Storytime Poems

These are two "storytime poems" I use before storytime, similar to the ones above. I think I found them on LM_NET.

Sometimes my hands are in the sky
Sometimes my hands do like to fly
Sometimes my hands go snap, snap, snap
Sometimes my hands go clap, clap, clap
But now they're quiet as can be
Because it's storytime, you see!

Make one eye go wink, wink, wink
Make two eyes go blink, blink, blink
Make two fingers stand just so
Then ten fingers in a row
Back and forth your head will rock
Make your fists go knock, knock
Now fold your hands and help me say
A very quiet sound today...shhhh.

See video to the RIGHT with hand motions >>>>>>>
Chigga chigga whole potata
Half past alligata
Bim bam bullagata
Give three cheers for the dippy dappy happy sappy readers!
Are we happy?
Well I guess!
Readers! Readers! Yes Yes Yes!

(Susan Eley)

Ready to Listen

Here is one that I use with my Pre-K and Kindergarten classes. I can't remember the source!

These are my grandma's glasses (make glasses on eyes with circled fingers)
This is my grandma's cap (put your hands like a tent on top of your head)
This is how she folds her hands,
And puts them in her lap. (Fold hands and place them in your lap as you are seated criss-cross)

(Amy Blaine)

Ready Rhyme

If you are seated on your bottom with your legs crossed and your eyes this way, You're ready You're ready You're ready Yea!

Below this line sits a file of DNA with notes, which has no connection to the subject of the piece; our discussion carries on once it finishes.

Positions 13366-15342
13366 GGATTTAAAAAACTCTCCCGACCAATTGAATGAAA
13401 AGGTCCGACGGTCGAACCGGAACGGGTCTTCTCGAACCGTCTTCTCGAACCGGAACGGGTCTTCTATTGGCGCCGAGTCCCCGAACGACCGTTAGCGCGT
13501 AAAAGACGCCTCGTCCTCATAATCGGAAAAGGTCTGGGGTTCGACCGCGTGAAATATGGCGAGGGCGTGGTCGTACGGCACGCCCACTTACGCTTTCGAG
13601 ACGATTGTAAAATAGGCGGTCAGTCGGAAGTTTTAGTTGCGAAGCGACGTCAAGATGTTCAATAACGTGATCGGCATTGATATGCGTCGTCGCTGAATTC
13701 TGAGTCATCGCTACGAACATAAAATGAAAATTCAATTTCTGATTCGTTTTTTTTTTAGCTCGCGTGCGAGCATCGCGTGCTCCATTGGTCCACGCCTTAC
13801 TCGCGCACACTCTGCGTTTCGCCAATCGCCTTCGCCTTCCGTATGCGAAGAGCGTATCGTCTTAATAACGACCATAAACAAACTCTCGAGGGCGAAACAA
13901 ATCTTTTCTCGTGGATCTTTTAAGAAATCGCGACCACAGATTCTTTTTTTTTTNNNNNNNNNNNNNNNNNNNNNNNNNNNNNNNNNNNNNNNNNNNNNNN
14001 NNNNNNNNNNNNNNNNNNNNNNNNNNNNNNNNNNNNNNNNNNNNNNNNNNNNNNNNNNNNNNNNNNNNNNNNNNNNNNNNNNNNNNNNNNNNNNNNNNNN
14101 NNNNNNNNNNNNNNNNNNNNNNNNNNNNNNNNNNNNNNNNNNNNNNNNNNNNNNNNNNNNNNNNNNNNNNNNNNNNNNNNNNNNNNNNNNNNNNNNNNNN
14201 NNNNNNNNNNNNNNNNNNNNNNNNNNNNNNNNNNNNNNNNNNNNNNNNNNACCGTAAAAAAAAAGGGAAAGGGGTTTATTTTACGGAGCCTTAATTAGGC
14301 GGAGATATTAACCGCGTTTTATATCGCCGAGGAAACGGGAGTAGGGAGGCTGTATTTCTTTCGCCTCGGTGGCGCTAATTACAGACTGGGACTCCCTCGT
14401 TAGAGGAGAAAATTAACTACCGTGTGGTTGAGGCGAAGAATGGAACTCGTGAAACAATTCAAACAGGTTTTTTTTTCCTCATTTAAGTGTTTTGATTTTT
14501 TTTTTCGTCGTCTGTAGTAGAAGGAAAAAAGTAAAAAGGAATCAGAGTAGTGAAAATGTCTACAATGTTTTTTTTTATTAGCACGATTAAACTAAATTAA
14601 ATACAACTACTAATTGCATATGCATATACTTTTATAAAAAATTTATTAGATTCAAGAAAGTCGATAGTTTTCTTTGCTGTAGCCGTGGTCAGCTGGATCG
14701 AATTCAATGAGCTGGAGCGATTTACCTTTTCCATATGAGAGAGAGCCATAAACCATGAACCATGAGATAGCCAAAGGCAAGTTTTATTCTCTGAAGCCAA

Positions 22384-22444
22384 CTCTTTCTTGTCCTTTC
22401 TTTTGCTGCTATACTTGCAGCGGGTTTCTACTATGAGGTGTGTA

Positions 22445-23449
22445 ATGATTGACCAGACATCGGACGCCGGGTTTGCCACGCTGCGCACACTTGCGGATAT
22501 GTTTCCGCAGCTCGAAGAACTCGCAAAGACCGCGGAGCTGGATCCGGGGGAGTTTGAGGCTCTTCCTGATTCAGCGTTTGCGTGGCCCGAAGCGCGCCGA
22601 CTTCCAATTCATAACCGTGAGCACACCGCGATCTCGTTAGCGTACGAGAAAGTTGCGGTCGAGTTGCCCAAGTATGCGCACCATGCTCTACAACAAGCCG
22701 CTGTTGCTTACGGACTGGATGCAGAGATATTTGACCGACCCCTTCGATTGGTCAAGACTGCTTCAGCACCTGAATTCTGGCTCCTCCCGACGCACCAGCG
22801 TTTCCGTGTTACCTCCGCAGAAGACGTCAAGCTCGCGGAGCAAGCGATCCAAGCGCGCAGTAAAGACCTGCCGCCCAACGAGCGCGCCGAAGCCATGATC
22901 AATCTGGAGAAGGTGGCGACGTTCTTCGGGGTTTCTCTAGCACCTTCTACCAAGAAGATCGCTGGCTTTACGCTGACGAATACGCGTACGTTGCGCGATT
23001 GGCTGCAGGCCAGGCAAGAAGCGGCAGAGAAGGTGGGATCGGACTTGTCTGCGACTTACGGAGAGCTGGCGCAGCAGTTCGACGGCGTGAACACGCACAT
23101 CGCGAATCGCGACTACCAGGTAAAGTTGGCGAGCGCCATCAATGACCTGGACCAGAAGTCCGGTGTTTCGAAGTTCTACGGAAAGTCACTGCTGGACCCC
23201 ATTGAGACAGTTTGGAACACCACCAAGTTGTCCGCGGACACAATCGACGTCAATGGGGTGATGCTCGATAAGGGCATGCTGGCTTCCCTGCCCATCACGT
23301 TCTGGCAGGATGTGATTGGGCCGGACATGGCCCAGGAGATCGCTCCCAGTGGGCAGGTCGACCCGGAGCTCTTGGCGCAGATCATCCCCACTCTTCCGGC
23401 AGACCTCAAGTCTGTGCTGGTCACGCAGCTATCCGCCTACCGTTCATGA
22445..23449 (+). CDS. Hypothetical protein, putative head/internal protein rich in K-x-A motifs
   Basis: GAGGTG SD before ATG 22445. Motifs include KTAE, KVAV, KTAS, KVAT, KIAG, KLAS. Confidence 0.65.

My school is Pre-K through 1st grade. We start each Storytime with a rhyme or finger-play. We work on several seasonal ones foe about a month at a time. Some of them are found in Hand Rhymes by Marc Brown. We use these as filler activities if we are waiting in line for our teacher as well. We have a 5-Star Listener poster in our story area. We have kiva steps that we sit on "criss-cross applesauce." just like the child in the poster. Our five check points are eyes, ears, lips, hands and feet. If a look doesn't take care of it, I usually just give simple reminders to those having difficulty like eyes, or hands (if someone is touching a neighbor.) We sit on cut-outs that match various themes during the year so we don't crowd each other. That is important because you need to do motions in many of our stories! We use lots of puppets, stuffed animals and student participation. We had a Cookie Monster video clip on the theme letter of the week this last year for Pre-K from our Safari Montage collection. Cookie Monster wouldn't come out unless we were being 5-star listeners.
(Donna Bills)
Use sign language motions. Clap at the end.


Do Re Read Mi a story! Music and Movement Storytime

A music and movement storytime blog post by Miss Mary Liberry.

Favorite kindergarten read-alouds

These are "best hits" at our schools